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One of the classics of Southern Gothic literature is Flannery O’Connor’s “A Good Man is Hard to Find” which is an eerie narrative of a trip gone wrong. The writer creates a story grounded in simplicity but exploring very intricate moral and philosophical archetypes. In this short story, the characters are the driving force behind the narrative in which they stand as a representation of certain concepts aimed at exploring humanity.
Who is the misfit?
The criminal under the name Misfit which is so feared can be called the “Agent of the Devil” because of his moral compass. Misfit’s history is very dark and filled with emotional turmoil. Abused while still young and then facing the justice system, he is quickly incarcerated for a crime he insists he didn’t commit. This breaks Misfit, turning him upon a path of crime and evil. He enjoys bringing pain upon others because it was brought upon him. The confrontation between the Grandmother and Misfit has many direct allusions to Christianity such as that the criminal plays the role of the Devil’s advocate. Facing the concept of religion, Misfit realizes the all or nothing approach, choosing the latter since if there is no God, there is no punishment for his horrific deeds. Misfit is a man of his word. Unlike the family, the Grandmother in particular, he follows his values and principles. Misfit knows he has to kill the family, and he does it. At the end of the story, the reader can notice that there is an indication of his redemption. Harris states that “even though The Misfit does not openly accept God’s grace, he is unintentionally changed by the occurrence, which shows that he did allow God some control in the situation, whether he wanted to or not” (5).
From the first page, the reader can feel the disrespect and dissension. These two words perfectly characterize the family and their relationships between each other. The family represents the kind of people who think they are better than they are. They consider human nature to be perfect, lacking any emotional depth. The members of the family are not responsible for themselves and each other. This family is lost. The Grandmother is the brightest character. She can be described as a conceited and self-centered person. She thinks that the whole world revolves around her and that she possesses the best values. Although the Grandmother is very judgmental, she is never critical of her own personal qualities such as self-love, falseness, and dissimulation. The family consists of spiritual idealists that are essentially corrupted. O’Connor’s technique of placing the key theme in the title is repeated in this story. Throughout the narrative, it is discussed what a “good man” is, often horribly distorted by the characters due to convoluted logic. Only in the end does the Grandma, on the brink of death, show a motion of true virtue. “She would’ve been a good woman,’ said The Misfit, ‘if it had been somebody there to shoot her every minute of her life” (O’Connor, 32). Unfortunately, such personal qualities as dishonesty, hypocrisy, and self-interest are prevailing in the nature of a modern human. It can be said that this family represents the average American suburban family. Although the members of the family pretend to be kind and religious, they ignore their moral code and rules.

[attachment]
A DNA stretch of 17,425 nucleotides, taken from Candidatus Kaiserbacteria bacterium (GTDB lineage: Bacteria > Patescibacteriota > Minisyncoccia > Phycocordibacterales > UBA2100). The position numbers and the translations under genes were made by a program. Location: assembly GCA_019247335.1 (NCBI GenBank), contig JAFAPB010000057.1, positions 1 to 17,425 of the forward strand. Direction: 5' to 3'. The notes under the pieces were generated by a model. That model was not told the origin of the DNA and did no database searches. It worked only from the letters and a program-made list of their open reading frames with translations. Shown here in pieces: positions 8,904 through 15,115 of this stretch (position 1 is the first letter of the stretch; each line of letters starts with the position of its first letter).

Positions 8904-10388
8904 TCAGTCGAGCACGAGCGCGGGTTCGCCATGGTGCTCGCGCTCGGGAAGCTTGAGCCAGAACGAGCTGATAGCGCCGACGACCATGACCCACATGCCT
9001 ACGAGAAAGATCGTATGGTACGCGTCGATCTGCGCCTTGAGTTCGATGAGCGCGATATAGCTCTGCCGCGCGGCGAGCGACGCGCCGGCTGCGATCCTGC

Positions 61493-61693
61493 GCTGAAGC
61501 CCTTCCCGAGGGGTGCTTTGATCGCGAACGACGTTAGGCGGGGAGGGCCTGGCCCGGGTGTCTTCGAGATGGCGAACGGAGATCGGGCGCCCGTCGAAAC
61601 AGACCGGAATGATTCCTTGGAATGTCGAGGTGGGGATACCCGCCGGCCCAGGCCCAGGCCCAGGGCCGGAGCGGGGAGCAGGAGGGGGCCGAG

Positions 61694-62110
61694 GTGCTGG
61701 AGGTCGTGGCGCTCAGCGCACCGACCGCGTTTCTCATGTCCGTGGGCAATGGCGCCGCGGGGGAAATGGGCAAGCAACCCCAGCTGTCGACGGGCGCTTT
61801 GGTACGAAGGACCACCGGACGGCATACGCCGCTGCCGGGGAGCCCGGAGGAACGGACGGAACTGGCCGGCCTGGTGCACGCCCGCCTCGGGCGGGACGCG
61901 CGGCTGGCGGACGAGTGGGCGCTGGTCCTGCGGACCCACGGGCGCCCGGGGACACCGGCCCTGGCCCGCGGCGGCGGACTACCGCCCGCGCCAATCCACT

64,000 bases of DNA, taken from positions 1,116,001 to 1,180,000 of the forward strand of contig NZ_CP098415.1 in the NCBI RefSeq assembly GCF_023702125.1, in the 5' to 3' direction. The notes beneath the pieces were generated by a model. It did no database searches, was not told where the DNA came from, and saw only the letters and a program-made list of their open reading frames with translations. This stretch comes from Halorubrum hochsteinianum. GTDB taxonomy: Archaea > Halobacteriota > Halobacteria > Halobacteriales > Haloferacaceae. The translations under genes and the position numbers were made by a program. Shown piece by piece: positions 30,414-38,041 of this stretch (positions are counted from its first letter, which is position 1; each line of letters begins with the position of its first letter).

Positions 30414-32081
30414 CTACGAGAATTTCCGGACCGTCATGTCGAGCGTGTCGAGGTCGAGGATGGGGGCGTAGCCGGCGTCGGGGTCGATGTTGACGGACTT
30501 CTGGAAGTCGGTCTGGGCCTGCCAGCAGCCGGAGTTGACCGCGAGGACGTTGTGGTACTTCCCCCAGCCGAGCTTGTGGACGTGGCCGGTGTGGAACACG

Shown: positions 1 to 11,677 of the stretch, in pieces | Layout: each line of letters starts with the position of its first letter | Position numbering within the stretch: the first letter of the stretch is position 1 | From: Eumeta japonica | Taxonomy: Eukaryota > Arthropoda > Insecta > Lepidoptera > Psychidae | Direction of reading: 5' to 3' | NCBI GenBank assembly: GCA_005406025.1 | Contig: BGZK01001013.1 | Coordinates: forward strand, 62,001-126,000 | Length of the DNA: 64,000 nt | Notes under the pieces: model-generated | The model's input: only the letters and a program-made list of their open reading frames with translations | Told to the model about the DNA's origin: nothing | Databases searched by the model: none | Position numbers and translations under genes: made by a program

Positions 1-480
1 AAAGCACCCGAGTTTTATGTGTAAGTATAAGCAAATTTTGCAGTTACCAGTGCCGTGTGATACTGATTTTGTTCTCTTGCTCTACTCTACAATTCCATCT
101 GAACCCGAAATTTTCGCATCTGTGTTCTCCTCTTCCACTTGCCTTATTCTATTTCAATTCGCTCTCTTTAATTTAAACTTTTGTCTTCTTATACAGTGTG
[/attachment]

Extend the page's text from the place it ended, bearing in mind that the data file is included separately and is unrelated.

To sum up, “A Good Man is Hard to Find” by Flannery O’Connor is the story of redemption. In this story, the author tends to investigate human nature. It is believed that the story shows the transformation of the Grandmother. In the end, she finds out what grace and charity are, despite her controversial ideology.
Harris, Abbie. “Jesus Thrown Everything Off Balance”: Grace and Redemption in Flannery O’Connor’s” A Good Man is Hard to Find.” Papers & Publications: Interdisciplinary Journal of Undergraduate Research, vol. 3, no. 1, 2014, p. 5.
O’Connor, Flannery. “A Good Man is Hard to Find.” A Good Man is Hard to Find and Other Stories. Harcourt Brace & Co., 2001, pp. 217-253.